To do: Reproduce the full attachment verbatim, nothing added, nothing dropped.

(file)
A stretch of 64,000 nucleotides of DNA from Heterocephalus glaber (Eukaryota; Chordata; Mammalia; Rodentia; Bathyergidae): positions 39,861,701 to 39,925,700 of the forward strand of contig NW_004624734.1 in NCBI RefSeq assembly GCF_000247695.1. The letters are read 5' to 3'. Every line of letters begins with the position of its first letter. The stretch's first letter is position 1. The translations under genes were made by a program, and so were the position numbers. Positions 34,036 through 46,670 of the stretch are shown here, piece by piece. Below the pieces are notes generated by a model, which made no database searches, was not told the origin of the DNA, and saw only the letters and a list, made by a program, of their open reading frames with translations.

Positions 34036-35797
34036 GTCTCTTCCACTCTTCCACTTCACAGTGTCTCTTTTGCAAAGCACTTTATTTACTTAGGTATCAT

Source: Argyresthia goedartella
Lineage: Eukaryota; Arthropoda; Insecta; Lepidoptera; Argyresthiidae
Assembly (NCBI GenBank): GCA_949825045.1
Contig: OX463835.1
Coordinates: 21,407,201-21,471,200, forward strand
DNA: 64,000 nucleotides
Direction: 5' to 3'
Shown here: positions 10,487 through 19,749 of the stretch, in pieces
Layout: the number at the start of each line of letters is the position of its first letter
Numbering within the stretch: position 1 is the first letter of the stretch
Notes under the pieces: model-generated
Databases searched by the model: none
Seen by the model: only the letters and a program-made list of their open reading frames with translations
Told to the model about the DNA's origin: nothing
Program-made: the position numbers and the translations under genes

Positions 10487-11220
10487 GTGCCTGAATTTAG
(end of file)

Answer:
A stretch of 64,000 nucleotides of DNA from Heterocephalus glaber (Eukaryota; Chordata; Mammalia; Rodentia; Bathyergidae): positions 39,861,701 to 39,925,700 of the forward strand of contig NW_004624734.1 in NCBI RefSeq assembly GCF_000247695.1. The letters are read 5' to 3'. Every line of letters begins with the position of its first letter. The stretch's first letter is position 1. The translations under genes were made by a program, and so were the position numbers. Positions 34,036 through 46,670 of the stretch are shown here, piece by piece. Below the pieces are notes generated by a model, which made no database searches, was not told the origin of the DNA, and saw only the letters and a list, made by a program, of their open reading frames with translations.

Positions 34036-35797
34036 GTCTCTTCCACTCTTCCACTTCACAGTGTCTCTTTTGCAAAGCACTTTATTTACTTAGGTATCAT

Source: Argyresthia goedartella
Lineage: Eukaryota; Arthropoda; Insecta; Lepidoptera; Argyresthiidae
Assembly (NCBI GenBank): GCA_949825045.1
Contig: OX463835.1
Coordinates: 21,407,201-21,471,200, forward strand
DNA: 64,000 nucleotides
Direction: 5' to 3'
Shown here: positions 10,487 through 19,749 of the stretch, in pieces
Layout: the number at the start of each line of letters is the position of its first letter
Numbering within the stretch: position 1 is the first letter of the stretch
Notes under the pieces: model-generated
Databases searched by the model: none
Seen by the model: only the letters and a program-made list of their open reading frames with translations
Told to the model about the DNA's origin: nothing
Program-made: the position numbers and the translations under genes

Positions 10487-11220
10487 GTGCCTGAATTTAG